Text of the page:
WASHINGTON - Sen. Donald W. Riegle Jr., chairman of the Senate Banking Committee, is warning that Congress will take action to end loan discrimination if regulators do not.

In letters this week to the four top federal banking regulators, the Michigan Democrat said the industry was not moving quickly enough to eliminate racial bias.

He cited the Home Mortgage Disclosure Act data for 1991, released on Tuesday by the Federal Reserve Board, which showed that minority applicants are far more likely than whites to see their loan applications rejected.

Inattention Charged

"The results of the second round of enhanced HMDA data reflect poorly on the attention antidiscrimination law has received from your agency," Sen. Riegle wrote. "I recognize that the problem of lending discrimination cannot be corrected instantaneously, but I am disappointed at the lack of progress that has been made."

In 1991, the mortgage-denial rate for blacks - 37.6% - was 2.17 times the 17.3% of whites. The black-white ratio improved from 2.35 in 1990.

Of Hispanic applicants, 27.3% were rejected. That was 1.54 times the white rate, up from 1.49. Asian/Pacific islanders constitute the only racial group with a lower denial rate than whites - 15% in 1991.

Program Is Sought

Sen. Riegle asked the regulators for a "concrete plan to step up enforcement of antidiscrimination and community reinvestment laws." He put them "on notice" that he will follow up early in the next congressional session.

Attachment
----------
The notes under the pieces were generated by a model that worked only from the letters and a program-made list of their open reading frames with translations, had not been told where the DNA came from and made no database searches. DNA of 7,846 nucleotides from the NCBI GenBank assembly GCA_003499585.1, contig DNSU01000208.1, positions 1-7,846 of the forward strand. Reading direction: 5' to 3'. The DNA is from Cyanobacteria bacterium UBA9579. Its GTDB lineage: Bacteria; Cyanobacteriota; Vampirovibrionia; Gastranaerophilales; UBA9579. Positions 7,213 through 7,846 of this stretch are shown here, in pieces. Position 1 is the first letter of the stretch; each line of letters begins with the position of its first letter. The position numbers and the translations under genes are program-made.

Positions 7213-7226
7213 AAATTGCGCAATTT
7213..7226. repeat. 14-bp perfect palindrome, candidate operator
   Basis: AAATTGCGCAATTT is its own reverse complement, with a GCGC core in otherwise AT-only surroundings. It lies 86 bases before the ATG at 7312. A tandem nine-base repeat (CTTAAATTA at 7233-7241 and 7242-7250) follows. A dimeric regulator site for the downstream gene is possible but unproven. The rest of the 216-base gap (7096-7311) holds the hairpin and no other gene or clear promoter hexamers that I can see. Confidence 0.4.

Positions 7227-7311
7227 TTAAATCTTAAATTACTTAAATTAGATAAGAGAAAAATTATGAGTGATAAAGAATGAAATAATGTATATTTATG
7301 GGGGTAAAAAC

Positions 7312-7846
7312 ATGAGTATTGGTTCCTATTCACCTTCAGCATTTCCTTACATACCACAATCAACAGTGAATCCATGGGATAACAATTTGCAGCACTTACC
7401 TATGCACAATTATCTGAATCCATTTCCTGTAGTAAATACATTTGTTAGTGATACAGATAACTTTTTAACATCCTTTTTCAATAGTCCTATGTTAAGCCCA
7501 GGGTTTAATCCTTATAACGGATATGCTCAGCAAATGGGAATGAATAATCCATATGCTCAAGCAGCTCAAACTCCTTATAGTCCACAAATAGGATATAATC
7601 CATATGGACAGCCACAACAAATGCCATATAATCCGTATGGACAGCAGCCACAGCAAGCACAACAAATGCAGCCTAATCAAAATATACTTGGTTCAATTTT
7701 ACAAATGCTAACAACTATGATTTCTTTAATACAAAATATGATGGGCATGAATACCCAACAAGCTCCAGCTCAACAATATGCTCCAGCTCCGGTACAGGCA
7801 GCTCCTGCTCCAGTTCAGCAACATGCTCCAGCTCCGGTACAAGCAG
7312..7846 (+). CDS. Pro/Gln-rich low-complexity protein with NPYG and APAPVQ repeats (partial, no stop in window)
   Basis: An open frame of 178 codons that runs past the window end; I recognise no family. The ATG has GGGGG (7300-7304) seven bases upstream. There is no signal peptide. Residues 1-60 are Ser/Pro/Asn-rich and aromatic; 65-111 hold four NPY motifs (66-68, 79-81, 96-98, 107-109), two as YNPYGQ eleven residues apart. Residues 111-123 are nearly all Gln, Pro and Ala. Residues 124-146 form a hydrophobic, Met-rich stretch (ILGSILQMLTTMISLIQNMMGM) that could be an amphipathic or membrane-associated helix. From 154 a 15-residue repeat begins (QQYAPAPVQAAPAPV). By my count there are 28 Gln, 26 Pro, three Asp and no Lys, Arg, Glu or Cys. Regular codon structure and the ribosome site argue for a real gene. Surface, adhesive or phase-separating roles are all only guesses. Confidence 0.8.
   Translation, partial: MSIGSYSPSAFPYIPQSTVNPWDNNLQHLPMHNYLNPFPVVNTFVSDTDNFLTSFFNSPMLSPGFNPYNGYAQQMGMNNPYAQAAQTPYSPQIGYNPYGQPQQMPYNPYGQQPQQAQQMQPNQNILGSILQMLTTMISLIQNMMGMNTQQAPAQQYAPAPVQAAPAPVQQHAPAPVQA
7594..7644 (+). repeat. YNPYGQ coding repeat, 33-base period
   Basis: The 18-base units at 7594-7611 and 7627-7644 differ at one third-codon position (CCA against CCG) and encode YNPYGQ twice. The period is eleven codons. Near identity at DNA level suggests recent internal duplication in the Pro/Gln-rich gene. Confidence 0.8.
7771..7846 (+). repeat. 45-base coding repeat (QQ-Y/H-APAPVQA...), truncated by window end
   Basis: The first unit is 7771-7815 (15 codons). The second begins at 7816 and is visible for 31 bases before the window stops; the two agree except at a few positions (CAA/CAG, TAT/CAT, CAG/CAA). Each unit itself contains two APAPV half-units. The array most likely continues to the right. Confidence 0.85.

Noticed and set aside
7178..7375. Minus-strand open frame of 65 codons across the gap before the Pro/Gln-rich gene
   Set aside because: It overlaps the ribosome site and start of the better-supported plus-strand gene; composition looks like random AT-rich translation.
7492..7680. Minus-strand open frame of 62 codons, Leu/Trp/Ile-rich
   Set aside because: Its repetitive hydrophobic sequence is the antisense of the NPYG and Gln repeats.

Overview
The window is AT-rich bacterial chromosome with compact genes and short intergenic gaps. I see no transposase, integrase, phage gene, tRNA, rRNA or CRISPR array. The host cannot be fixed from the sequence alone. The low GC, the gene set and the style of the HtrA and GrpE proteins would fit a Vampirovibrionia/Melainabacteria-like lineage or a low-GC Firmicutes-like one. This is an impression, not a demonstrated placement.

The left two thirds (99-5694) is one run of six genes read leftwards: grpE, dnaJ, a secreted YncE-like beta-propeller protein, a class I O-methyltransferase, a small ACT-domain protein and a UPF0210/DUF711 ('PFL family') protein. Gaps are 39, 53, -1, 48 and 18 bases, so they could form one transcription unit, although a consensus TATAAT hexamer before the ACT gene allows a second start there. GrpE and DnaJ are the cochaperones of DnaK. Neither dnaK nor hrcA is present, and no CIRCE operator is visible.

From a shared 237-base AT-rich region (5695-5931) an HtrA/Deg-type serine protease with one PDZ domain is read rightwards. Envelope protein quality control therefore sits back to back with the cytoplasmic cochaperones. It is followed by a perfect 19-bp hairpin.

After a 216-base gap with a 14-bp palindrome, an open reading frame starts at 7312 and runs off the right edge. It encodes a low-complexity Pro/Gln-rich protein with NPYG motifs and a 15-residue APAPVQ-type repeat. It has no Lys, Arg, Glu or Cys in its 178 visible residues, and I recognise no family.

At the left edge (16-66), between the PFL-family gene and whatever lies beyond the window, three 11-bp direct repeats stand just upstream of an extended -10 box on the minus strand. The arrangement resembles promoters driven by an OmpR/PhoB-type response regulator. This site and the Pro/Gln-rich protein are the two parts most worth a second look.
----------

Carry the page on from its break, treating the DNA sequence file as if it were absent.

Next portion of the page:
If "such administrative attempts are insufficient," he added, "the committee may consider specific remedies."

Regulators and bankers insist that strong minority-lending programs are in place, but they say they came too late to be reflected in the analysis for 1991.

The Consumer Bankers Association released a survey Wednesday showing that of 140 medium-size and large banks, 91% have at least one program in place to increase mortgage lending to minorities or low-income applicants.

The study also found:

* 78% of the responding banks have enhanced marketing targeted to minorities or low- to moderate-income groups.

* 77% sponsor or support a pre-homeownership counseling or education program.

* 68% provide employee awareness or sensitivity training relating to mortgage approval.

"These findings clearly show that the banking industry has made a major commitment to increase mortgage lending to this market," said Joe Belew, president of the association.

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